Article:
comfortably accommodate such clashes between cultural and anticultural registers because there is no general rule which governs the reported speech of its characters—though the relation between these and the first or third person controlling presence has taxed literary linguists since Bakhtin. But with poetry, more specifically pre-twentieth-century regular poetry, problems emerge in the matching of the intrinsic and culturally determined conventions of the double pattern with 'anti-language', because the former are largely restricted to the terms and conditions of the educated, bourgeois poet and his audience. In The Idiot Boy' the speaking presence, without any apparent sense of self-consciousness, uses such locutions as 'mighty fret', 'fiddle faddle', 'the thought torments her sore', 'Fond lovers yet not quite hob nob', 'Old Susan lies a' bed in pain'. It would have been difficult for Wordsworth to fit these colloquial patterns into forms such as the Horatian ode, blank verse or the closed couplet, not because the abstract regulations of these structures could not accommodate them— they maintain a regular iambic pattern—but because they function as indicators of language as detached from its poetic/ cultural context. What Wordsworth did was to exploit and play upon the cultural expectations of his readers. The 'rural' ballads of the collection either involve a first person discourse by someone like the peasant or the forsaken Indian Woman or they deliberately close the gap between the event of the narration (the enounced) and the subject of the enunciation (the speaking presence) by making it clear that the language of the reporter of events places him within the same socio-cultural sphere as its participants. It is the sociocultural status of the ballad form that enables him to do this.
Consider the interaction between the speaking presences of the rural ballads and the two elements of the double pattern. In "The Idiot Boy' and The Thorn' there are at least two speakers. In each instance a large number of structural and deictic resources are employed to give the impression that each figure occupies the same socio-cultural sphere. The reported speech passages (indicated by inverted commas) involve a similar amount of colloquial locutions as the third person presences. In 'The Thorn' the reporter of events splits his discourse between himself, an unidentified questioner/interlocutor and the refrain of his subject, Martha Ray ('"Oh misery! Oh misery! Oh woe is me! Oh misery!"'). His persistent use of obsessively exact deictic references (the height, location and condition of the thorn tree, the precise timing of the alleged events of the child murder) add to the impression that the speaker is attempting to transpose textual mediation with pre-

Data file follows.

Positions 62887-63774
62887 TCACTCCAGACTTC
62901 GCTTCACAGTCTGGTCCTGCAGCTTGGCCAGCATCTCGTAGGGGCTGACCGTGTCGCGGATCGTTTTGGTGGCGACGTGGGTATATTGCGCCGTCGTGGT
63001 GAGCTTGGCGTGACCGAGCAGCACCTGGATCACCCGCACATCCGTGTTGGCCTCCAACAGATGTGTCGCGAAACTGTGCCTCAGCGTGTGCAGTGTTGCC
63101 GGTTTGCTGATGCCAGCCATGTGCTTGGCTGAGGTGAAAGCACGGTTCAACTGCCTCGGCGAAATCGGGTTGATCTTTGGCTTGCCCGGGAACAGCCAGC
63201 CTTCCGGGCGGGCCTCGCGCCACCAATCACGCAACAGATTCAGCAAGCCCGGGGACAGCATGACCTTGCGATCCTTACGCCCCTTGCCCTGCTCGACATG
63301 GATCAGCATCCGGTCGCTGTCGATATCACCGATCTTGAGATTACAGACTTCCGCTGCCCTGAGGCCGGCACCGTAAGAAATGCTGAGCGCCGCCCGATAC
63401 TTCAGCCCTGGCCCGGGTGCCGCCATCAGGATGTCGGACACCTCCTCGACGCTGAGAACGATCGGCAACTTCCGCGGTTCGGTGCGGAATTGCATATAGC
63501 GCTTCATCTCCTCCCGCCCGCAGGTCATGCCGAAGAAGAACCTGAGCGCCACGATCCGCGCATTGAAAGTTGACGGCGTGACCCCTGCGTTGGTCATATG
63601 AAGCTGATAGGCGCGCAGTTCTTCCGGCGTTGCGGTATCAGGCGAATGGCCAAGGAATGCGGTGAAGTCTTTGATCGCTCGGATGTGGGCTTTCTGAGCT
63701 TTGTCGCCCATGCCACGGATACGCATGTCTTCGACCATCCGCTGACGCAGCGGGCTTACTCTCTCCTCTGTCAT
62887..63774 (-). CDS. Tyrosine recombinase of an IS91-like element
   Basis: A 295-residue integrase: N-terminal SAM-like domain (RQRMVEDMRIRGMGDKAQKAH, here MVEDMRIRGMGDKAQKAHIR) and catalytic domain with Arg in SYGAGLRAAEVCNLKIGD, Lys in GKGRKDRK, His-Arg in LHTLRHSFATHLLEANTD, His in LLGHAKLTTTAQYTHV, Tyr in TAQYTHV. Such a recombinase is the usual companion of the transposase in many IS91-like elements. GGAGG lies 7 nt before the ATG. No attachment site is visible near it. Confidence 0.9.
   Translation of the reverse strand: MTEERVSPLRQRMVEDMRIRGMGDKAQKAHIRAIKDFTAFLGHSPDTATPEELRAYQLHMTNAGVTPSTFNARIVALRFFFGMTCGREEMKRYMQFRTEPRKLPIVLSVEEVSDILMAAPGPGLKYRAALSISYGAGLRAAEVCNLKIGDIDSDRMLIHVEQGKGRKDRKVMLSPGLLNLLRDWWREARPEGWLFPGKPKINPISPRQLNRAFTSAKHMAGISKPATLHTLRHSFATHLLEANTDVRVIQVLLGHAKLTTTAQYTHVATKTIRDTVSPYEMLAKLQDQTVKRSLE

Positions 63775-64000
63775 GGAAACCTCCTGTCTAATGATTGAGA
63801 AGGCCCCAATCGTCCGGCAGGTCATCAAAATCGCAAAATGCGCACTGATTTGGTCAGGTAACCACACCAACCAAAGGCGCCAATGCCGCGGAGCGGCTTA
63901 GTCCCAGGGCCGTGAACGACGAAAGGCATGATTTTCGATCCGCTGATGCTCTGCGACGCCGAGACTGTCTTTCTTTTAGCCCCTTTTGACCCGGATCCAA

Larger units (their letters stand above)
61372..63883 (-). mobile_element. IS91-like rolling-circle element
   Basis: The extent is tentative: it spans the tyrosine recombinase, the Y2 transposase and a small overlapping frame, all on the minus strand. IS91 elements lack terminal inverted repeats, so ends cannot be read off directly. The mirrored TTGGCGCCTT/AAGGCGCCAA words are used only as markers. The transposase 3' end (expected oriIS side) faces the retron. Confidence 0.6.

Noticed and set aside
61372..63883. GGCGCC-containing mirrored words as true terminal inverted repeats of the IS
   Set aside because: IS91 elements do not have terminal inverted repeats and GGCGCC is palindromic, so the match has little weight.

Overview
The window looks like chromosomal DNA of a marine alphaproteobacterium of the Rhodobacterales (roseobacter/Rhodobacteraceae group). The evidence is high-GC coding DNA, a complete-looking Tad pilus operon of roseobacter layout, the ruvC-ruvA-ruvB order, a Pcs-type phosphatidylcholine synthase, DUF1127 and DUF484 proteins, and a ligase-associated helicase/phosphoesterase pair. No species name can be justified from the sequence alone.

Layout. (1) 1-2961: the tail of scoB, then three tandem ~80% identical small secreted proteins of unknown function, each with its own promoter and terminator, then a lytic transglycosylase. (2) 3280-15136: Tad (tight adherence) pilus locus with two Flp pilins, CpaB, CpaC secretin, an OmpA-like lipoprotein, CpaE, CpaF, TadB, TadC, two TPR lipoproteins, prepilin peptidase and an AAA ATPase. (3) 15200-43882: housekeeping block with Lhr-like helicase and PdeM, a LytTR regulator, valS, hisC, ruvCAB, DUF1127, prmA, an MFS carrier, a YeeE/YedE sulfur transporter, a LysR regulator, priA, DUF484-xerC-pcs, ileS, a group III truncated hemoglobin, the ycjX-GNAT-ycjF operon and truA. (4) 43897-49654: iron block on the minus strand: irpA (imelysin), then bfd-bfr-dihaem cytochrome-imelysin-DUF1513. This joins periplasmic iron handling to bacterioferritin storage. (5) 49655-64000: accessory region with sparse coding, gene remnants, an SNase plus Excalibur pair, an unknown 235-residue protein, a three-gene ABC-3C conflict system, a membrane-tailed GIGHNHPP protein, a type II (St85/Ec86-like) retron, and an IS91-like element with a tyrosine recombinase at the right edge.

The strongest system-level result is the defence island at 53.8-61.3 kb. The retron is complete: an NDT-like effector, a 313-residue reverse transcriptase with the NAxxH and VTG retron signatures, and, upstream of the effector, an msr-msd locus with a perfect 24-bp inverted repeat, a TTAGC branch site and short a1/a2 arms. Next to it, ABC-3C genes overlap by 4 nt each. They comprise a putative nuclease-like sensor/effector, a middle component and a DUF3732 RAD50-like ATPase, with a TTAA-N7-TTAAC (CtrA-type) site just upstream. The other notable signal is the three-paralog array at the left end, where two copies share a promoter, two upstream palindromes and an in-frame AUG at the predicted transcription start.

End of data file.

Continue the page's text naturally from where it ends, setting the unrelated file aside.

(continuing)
linguistic immediacy. The speaker in The Idiot Boy' similarly attempts to reconcile text and event. The language of the poem is shared by himself, Betty, Susan and Johnny's concluding statement (' "The cocks did crow to-whoo, to-whoo/And the sun did shine so cold"'). Each story is delivered in the present tense and this draws the addressee-reader further into a pattern of textual immediacy and contextual reference. We are listening to a single speaker who seeks to involve his listener and his characters in the reported situation of the utterance. For example, in The Idiot Boy' the speaker appears to compromise his control of the a b c c b rhyme scheme by repeating the same word—'And Betty's in a sad quandary' (178) 'She's in a sad quandary' (181). In a couplet poem or in a text that does not offer itself as a 'ballad' contemporary readers might have cited this repetition as bad poetic writing: an instance of the poet unable to negotiate the complexities of the double pattern. Contemporary reviewers did not comment on this involuntary foregrounding of the tension between speech pattern and poetic function because it was accepted that the ballad form operated as a culturally designated sign system that would situate and predetermine the relatively uncultured status of its speaker. The improvisational and repetitive patterns of ordinary speech were accepted as a textual function (the reported speeches of Betty and Susan involve continuous repetitions of the same clauses). Our awareness of this acceptance itself involves a tension between the historico-cultural affiliations of literary studies and the textual focus of linguistics. For instance, the linguist might draw our attention to how the largely inactive connective 'and' is thrown into the foreground by its placing at the first syllable of approximately 10 per cent of the poem's lines. It is usually followed by the present tense positioning of verb and subject—'And now she's high upon.', 'And now he sits.', 'And now to the doctor's door', 'And grumbling, he went.', 'And Susan's growing worse.'. We might reason from this that the speaker wishes to centre himself within the spatiotemporal shifts of the story. This most widely used connective, by being placed at a significant point in the interaction between syntax and metre, allows the speaking presence to interpose himself between the actual story and his own rendition of it.